It has, indeed, been a “stampy” start to 2015, to use an adjective coined by one of my favorite online collector forums. Not only did I have a few days of holiday time during which I could sort, scan and catalogue many of my stamps and postcards but the first mail delivery of the year brought several philatelic – and other – goodies.
I hadn’t realized that my local post office was to be closed for a whopping five days for the New Year holiday. Actually, it’s the largest on the entire island with the exception of the facility at the airport way to the north and adjacent to the Phuket Philatelic Museum making the long closure even more surprising. The airport post office was one of only twenty-two in the entire country that remained open but it’s a lengthy (and expensive) journey. That meant that I had an entire week without mail delivery and that I couldn’t buy stamps at the museum shop during my time off from work. But, equally surprising, the first delivery day occurred on a Sunday!
What a delivery day that was – three Postcrossing cards (from Hong Kong, Germany and Finland), two holiday greeting cards from my sister (one was a family card, the other from her work), a Christkindl card from Austria via Germany, and a Belarus Postcrossing stamp via Lithuania! I’ve already blogged about the postcards on “Please, Mr. Postman!” so please check out the write-ups over there if you are interested.
The cards from my sister were even more special than in previous years as she has taken note of my increased stamp collecting activities and made sure that the envelopes were franked with real stamps this time around, the latest USA Christmas stamps in fact. She also sent me an email saying that she’d asked the postal clerk to hand-stamp the envelopes but he’d replied that they “don’t do that anymore!” This is a big difference to the service at my local post office where they actually hand me the cancelling device so I can apply the postmark myself!! At any rate, at least the machine-applied ink-jet cancellation on these two envelopes is a little less ugly than usual with a holiday theme.
My sister even included unused copies of several of this year’s Christmas stamps inside one of the card envelopes. A nice touch and, I hope, the start to an annual tradition. I also love the family card highlighting their Mediterranean travels last summer. Marilyn’s work card is one of a series portraying her staff at the Hand Rehabilitation Unit of the University of Kansas Medical Center, a facility she has worked at for nearly twenty-five years now!
Yes, Marilyn, we did have the Bucket Challenge here in Thailand but I didn’t participate…
Matthias, a fellow collector in Schenefeld, Germany, sent me one of the lovely stamps issued by Austria this year marking the Christmas holiday. The stamp itself has the annual special postmark applied by the town of Christkindl on Christmas Eve. Matthias enclosed this in a a Cunard Line envelope picturing the MS Queen Victoria which thrilled me as I’ve been an enthusiast of ocean liners for almost as long as I’ve collected stamps!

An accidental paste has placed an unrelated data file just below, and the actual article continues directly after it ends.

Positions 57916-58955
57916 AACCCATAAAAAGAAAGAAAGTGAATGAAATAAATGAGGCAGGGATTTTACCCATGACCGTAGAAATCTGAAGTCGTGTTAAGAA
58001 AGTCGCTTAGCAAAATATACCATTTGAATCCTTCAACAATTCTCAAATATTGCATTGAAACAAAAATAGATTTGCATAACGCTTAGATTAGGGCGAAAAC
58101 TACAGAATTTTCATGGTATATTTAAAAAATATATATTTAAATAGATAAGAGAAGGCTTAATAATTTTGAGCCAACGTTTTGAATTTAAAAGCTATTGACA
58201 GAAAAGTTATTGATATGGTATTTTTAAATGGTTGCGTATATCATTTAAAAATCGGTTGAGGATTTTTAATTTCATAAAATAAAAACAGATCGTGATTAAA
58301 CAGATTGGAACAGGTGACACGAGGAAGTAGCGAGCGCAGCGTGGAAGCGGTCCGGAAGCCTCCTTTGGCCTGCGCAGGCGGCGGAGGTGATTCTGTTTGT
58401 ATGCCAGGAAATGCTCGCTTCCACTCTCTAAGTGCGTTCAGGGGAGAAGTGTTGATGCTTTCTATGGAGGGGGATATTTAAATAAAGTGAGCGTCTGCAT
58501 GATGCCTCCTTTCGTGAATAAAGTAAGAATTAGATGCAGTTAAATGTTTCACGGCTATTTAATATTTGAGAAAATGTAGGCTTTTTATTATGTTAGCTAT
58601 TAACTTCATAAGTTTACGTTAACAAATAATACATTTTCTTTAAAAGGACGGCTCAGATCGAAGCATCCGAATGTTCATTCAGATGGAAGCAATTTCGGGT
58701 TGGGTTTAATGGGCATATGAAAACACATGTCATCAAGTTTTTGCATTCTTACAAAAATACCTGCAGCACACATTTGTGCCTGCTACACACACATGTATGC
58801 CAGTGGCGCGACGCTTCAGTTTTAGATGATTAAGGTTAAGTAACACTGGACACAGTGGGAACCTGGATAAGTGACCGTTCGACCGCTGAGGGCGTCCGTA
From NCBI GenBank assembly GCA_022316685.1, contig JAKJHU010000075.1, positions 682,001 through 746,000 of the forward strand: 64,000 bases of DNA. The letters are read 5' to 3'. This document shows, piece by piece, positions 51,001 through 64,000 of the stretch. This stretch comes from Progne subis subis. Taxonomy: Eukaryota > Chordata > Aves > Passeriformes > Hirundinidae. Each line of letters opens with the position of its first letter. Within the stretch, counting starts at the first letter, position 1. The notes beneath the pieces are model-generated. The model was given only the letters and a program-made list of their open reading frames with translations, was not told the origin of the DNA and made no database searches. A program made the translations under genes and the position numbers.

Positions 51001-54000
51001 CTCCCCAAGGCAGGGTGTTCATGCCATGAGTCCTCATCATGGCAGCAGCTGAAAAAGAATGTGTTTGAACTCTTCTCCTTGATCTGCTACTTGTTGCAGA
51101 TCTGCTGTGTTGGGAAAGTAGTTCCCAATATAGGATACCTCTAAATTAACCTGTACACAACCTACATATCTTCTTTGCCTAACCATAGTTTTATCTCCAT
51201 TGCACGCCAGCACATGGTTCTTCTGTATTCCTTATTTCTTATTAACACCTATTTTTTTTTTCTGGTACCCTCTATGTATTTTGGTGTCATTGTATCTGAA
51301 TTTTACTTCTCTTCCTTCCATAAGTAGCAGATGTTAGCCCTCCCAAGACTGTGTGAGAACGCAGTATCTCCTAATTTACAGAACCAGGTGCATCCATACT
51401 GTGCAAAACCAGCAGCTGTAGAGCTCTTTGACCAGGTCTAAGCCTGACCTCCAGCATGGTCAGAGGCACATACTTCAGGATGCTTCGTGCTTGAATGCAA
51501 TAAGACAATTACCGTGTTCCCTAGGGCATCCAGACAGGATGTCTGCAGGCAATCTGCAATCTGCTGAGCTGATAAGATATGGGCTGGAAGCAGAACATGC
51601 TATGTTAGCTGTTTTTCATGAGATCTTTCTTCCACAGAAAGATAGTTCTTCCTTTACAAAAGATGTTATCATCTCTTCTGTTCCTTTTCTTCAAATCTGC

In 2014, two countries – Belarus and Guernsey (one of the Channel Islands) –issued stamps honoring Postcrossing. Gurgen in Lithuania was kind enough to send me a mint copy of the Belarus stamp. As a thought, I wonder if any stamps have commemorated other websites such as Google or Facebook? I seem to remember a stamp from the United States marking Facebook but other than that one, I’m not aware of any others.
Other than a few items won in eBay auctions that have yet to arrive (including my first stamp from the Confederate States of America!), my only purchases so far this year occurred on Monday at the Phuket Philatelic Museum. I wanted to buy the new Year of the Goat stamp and it’s official first day cover. A different clerk than usual was manning the counter; the other one had no problem separating individual stamps from the sheet so I could buy singles. But the lady on this particular day told me I could only buy full sheets. No matter as the sheets contained ten three-baht stamps which comes to about ninety-nine U.S. cents. I bought two.
The first day covers hadn’t arrived yet so I looked in the basket of older issues. Here they have the stamps in little plastic sleeves. Most of these stamps are sold in pairs (and in a few cases you are forced to buy four of the same design). Still, the cost is low so I don’t mind so much as I can use the duplicates when I send postcards and other mail. I believe Thailand Post is just trying to maximize profits in this way rather than increasing postage rates. I ended up spending just under 400 baht on stamps, filling in a few holes for the past couple of years of Thai issues.
The next Thai stamps due to be released are a set of five marking National Children’s Day scheduled for this coming Saturday. Because of my work schedule, I won’t be able to get to the post office to purchase these until more than a week afterwards. Hopefully, they will have all the first day covers by then as well.